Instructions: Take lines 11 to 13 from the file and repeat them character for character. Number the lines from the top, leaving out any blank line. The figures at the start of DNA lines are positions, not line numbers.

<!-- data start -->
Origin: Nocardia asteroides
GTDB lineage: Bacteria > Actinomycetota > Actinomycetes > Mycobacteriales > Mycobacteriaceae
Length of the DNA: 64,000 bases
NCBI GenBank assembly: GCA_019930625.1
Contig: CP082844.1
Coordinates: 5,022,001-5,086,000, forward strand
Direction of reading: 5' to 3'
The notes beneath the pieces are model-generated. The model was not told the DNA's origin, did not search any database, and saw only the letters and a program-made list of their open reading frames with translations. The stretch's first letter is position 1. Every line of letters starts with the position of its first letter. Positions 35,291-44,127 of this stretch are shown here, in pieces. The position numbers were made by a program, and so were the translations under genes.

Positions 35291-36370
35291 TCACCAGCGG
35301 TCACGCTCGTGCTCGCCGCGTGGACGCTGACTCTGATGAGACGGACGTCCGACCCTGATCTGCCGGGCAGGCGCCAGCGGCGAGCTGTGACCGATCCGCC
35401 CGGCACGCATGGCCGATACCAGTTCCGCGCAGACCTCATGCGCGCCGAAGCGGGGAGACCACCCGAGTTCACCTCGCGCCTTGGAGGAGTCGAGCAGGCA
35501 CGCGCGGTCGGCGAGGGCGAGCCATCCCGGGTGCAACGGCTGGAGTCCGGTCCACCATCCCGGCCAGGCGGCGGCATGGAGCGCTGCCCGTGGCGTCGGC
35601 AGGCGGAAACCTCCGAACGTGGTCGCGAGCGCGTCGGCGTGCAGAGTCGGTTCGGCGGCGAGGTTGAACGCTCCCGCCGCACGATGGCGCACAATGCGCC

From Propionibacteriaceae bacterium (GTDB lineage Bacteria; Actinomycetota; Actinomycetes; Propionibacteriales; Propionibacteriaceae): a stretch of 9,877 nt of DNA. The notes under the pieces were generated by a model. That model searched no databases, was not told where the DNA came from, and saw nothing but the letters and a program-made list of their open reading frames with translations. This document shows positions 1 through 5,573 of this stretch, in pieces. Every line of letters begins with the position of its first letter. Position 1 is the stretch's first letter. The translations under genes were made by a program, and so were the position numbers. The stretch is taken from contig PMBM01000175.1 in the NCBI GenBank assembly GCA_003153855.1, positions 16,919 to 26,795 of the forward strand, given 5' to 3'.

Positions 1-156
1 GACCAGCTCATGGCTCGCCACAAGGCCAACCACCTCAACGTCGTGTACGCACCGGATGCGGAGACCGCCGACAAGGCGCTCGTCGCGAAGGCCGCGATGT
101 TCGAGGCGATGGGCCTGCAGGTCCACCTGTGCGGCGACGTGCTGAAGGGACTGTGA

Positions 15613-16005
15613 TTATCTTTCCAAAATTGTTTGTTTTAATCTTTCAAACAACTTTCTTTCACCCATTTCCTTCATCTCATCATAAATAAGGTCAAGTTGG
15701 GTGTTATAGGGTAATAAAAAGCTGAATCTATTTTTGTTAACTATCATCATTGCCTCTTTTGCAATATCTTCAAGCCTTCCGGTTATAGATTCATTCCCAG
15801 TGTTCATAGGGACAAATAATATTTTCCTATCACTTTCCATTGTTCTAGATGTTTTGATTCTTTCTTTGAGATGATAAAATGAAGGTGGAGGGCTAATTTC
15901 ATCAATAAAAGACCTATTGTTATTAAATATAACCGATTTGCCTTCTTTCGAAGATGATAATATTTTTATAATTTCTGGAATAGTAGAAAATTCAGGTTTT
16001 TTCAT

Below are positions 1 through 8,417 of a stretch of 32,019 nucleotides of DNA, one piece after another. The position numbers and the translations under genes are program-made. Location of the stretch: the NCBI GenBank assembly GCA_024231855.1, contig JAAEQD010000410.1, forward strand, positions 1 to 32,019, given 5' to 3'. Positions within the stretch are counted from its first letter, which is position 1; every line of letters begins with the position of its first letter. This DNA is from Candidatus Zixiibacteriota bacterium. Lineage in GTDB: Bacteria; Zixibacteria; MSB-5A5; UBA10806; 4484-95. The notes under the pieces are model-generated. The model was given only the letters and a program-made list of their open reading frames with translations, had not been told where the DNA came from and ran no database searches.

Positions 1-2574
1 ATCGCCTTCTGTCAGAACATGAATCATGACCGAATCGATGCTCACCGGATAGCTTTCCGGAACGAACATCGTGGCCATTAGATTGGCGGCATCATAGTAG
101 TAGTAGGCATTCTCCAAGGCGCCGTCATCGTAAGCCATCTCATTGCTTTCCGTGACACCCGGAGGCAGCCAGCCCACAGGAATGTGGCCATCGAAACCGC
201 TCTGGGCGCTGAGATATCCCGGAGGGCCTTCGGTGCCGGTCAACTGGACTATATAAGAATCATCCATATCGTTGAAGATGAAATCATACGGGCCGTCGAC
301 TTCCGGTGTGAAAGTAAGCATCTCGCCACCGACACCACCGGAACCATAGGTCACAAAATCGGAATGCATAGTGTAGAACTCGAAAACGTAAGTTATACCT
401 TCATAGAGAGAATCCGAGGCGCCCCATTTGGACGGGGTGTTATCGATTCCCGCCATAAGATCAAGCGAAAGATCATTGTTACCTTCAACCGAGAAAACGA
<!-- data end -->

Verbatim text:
35301 TCACGCTCGTGCTCGCCGCGTGGACGCTGACTCTGATGAGACGGACGTCCGACCCTGATCTGCCGGGCAGGCGCCAGCGGCGAGCTGTGACCGATCCGCC
35401 CGGCACGCATGGCCGATACCAGTTCCGCGCAGACCTCATGCGCGCCGAAGCGGGGAGACCACCCGAGTTCACCTCGCGCCTTGGAGGAGTCGAGCAGGCA
35501 CGCGCGGTCGGCGAGGGCGAGCCATCCCGGGTGCAACGGCTGGAGTCCGGTCCACCATCCCGGCCAGGCGGCGGCATGGAGCGCTGCCCGTGGCGTCGGC